Students’ Perceptions of Service-Learning in an Advanced Research Course




Service-learning, engaged teaching, social work, research competency, metacognition


Social work students are often anxious, apathetic, or resistant to learning research knowledge and skills. They may view research courses as irrelevant and disconnected from social work practice. Studies suggest that service-learning improves learning outcomes in social work research courses, but less is known about the processes through which these outcomes are achieved. This study explored the perceptions of 70 Masters-level social work students enrolled in an advanced research course that included a pro bono program evaluation of a shelter serving homeless men. Content analysis of students’ narratives revealed three main themes. First, students perceived that they had changed their thinking about homelessness in positive ways. Second, students made connections between their research experience and the social work curriculum. Finally, an unanticipated theme of curriculum integration emerged. Critical reflection about a meaningful experience—an integral aspect of service-learning—supported students in developing metacognitive insight. This helped students to develop and apply social work research skills. The service-learning project supported students’ mastery of other social work competencies and improved their integrated practice abilities. Because this approach is effective in helping students to embrace research and integrate it with social work practice, application and evaluation of service-learning are recommended for social work education.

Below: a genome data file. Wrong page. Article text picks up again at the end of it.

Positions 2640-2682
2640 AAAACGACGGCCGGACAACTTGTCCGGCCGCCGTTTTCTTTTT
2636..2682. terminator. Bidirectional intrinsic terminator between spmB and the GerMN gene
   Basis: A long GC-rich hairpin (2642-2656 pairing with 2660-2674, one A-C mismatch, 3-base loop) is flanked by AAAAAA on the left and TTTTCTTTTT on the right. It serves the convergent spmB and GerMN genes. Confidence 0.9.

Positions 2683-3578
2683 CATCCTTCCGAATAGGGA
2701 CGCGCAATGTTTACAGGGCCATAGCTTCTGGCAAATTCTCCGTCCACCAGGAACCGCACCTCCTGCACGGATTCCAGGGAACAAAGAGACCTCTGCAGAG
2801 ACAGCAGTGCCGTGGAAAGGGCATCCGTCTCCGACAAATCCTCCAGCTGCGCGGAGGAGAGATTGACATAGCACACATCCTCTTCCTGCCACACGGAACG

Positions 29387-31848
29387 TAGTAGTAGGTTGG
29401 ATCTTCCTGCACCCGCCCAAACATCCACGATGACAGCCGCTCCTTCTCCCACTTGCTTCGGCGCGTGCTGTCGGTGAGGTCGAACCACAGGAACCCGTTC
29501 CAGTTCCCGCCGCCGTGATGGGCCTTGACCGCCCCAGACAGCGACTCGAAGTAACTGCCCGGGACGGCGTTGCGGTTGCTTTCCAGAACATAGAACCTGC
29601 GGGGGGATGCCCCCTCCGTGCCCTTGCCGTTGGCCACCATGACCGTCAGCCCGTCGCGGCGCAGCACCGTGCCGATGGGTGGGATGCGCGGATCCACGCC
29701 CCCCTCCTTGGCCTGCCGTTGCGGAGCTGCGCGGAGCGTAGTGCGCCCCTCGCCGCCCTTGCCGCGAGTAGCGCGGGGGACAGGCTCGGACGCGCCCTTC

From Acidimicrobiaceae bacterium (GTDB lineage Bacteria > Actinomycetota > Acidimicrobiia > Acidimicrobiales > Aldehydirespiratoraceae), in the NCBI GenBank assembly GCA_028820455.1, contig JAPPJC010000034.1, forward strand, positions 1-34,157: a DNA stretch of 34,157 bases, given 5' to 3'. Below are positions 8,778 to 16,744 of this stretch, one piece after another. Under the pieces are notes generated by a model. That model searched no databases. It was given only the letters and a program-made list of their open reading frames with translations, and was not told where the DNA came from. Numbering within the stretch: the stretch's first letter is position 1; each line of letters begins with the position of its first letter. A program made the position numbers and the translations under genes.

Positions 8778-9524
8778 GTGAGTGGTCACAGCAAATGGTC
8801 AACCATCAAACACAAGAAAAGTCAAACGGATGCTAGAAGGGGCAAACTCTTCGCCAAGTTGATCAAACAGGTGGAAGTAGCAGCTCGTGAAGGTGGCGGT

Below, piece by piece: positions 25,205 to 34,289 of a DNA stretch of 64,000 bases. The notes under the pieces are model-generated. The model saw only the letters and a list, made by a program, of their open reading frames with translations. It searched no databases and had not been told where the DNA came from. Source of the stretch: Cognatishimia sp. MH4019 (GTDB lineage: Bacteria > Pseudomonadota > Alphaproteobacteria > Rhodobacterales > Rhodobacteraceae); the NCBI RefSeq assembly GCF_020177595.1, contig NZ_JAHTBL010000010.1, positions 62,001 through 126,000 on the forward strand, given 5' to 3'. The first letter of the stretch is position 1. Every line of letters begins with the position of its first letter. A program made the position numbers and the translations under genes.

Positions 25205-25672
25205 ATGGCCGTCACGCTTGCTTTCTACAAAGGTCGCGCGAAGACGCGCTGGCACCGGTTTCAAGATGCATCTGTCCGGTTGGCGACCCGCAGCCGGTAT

Author Biographies

Stacy M. Deck, Spalding University

Associate Professor, School of Social Work

Laneshia Conner, University of North Carolina at Charlotte

Assistant Professor, School of Social Work

Shannon Cambron, Spalding University

Assistant Professor, School of Social Work


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